The differences between APIs and messaging for application communication

Phil Wilkins | Cloud Developer Evangelist, Oracle | December 2022

Software needs to talk to other software. Sometimes software in one part of an application needs to request services or exchange data with another part of the application. Or, one application has to request services or exchange data with an entirely different application.

There are two typical mechanisms used for these types of communication: application programming interfaces (APIs) and messaging.

The differences between APIs and messaging can sometimes become confusing. That’s because the terms are thrown around in a lot of ambiguous ways. The acronym API itself does have an explicit meaning, but for reasons we’ll explain below, the term has taken on several different meanings. Messaging is a term often used very loosely to cover almost any system-to-system communication. So, let’s clarify what is really meant by APIs and messaging.

A detailed definition of APIs

Broadly speaking, an API is the contract that defines how that software can receive and respond to service requests. That contract is set by the software’s developers.

Sound simple? It is, at one level. In practice, the implicit meaning of API can change based on the subject of the conversation. If we unpack the acronym, an API is about the interface or “contract” by which one piece of software can interact with another piece of software. Sometimes the conversation about an API is focused on its high-level architectural definitions; sometimes it’s very granular, detailing the specific ways developers implement the API.

Some books and articles about APIs use the analogy of an API being a door, with the API’s characteristics describing the door. For example, it could be a grocery store door that automatically opens or an ultra-secure bank vault door. An application’s contract—the door characteristics—should help address considerations such as:

  • What does the API do, at a high level? In our door analogy, does it open without needing the guest to stop and touch something (grocery store door) or does it control access and protect what is behind the door (bank vault)?
  • What payloads (data being transmitted) will it need to support to let the software perform? For example, the software might receive a bank account number and a security authorization and reply with the balance in that bank account.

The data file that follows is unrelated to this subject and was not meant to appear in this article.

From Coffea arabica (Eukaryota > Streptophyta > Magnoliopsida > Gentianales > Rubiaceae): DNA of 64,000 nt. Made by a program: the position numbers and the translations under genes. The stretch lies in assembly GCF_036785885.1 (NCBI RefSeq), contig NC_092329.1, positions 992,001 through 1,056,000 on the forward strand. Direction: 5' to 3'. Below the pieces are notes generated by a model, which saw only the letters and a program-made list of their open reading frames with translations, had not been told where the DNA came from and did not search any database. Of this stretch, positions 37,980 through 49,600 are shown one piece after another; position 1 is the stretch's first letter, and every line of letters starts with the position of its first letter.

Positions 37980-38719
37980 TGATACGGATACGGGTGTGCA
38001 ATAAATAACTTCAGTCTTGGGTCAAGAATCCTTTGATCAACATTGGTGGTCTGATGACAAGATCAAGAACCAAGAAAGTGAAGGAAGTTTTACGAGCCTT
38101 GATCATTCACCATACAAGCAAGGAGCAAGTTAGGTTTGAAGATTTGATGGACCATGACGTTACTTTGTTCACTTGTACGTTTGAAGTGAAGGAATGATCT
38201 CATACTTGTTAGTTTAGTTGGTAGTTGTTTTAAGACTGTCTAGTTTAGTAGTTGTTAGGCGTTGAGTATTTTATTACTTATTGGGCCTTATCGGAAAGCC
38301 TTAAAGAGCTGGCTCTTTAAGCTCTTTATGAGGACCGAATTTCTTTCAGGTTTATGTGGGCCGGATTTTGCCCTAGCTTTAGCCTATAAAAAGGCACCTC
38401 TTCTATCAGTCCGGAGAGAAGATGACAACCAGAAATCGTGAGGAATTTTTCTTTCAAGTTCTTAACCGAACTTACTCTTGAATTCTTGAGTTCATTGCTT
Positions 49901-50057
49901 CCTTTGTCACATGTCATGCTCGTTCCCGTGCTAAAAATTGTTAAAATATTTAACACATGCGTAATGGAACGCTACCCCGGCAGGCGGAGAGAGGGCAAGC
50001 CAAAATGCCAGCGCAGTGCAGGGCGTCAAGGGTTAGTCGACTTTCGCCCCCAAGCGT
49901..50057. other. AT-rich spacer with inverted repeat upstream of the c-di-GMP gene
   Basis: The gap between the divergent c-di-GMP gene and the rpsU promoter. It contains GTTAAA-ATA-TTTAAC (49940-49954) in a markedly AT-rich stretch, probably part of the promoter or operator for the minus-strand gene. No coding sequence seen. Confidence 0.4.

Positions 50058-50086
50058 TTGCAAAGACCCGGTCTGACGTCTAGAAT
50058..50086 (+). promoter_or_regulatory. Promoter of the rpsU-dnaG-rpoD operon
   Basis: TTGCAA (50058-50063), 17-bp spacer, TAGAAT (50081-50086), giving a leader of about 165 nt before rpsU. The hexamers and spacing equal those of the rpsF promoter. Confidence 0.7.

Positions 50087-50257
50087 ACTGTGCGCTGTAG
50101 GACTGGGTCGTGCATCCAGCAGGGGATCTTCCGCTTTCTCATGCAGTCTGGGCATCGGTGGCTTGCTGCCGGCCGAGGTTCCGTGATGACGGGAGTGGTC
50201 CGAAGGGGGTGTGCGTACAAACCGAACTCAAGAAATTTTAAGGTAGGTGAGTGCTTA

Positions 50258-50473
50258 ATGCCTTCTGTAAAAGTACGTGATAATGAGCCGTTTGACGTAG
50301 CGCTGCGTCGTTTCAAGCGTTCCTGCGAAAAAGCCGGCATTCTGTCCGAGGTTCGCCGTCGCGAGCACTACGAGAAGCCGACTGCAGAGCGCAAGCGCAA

• What data is to be exchanged in order to perform that service? For example, it’s important to define exactly what a valid account number and security authorization look like and to define the contents of the response. Details matter here; ambiguity can lead to errors.
  • What’s the address of the door? This typically means how the universal resource identifier (URI) for the request is formed. That is, how does the requestor actually talk to the API?
  • Which protocol(s) will be used to communicate? These can range from well-known technologies, such as HTTP and FTP, to special protocols, such as STOMP and QUIC.
  • What terms and conditions must the API user adhere to? These can include encryption details, a limit on how often the APIs can be called, or charge-back mechanisms for commercial services.
  • What promises does the API make? These might include service-level guarantees for the API, such that a request will be acknowledged or performed within a specific time period.

Defining messaging in application development

While APIs define the terms for how software will send and receive service requests, messaging is the process for sending information from one system to another. The key word is process.

Think of it this way:

  • Messaging refers to the process of transmitting some chunk of information—the message—from the service requestor to the service provider (often using a third party known as a broker).

    To use real-world analogy, consider a company sending a text message to a customer. The service provider has to know the recipient’s phone number so that the mobile carrier can deliver the message. The payload itself, however, can be anything from the carrier’s perspective. The carrier doesn’t need to know if your text message is in English, Spanish, Japanese, or an emoji.

  • Messaging refers to all the behind-the-scenes action of getting that message from the sender to the customer.

    You and your customer don’t need to understand how the messaging process works; you’re trusting that the carriers and smartphone makers have done their job properly. And likewise, the carrier doesn’t need to understand the payload; they simply need to ensure that it is delivered to the right person and isn’t garbled or distorted.

It is worth reiterating that most messaging platforms are unconcerned about the payload as long as it fits within the constraints of the technology. To return to our analogy, the smartphones and mobile carriers don’t care whether your text is English or an emoji.

See more detail about the composition of APIs, API platforms, and API management.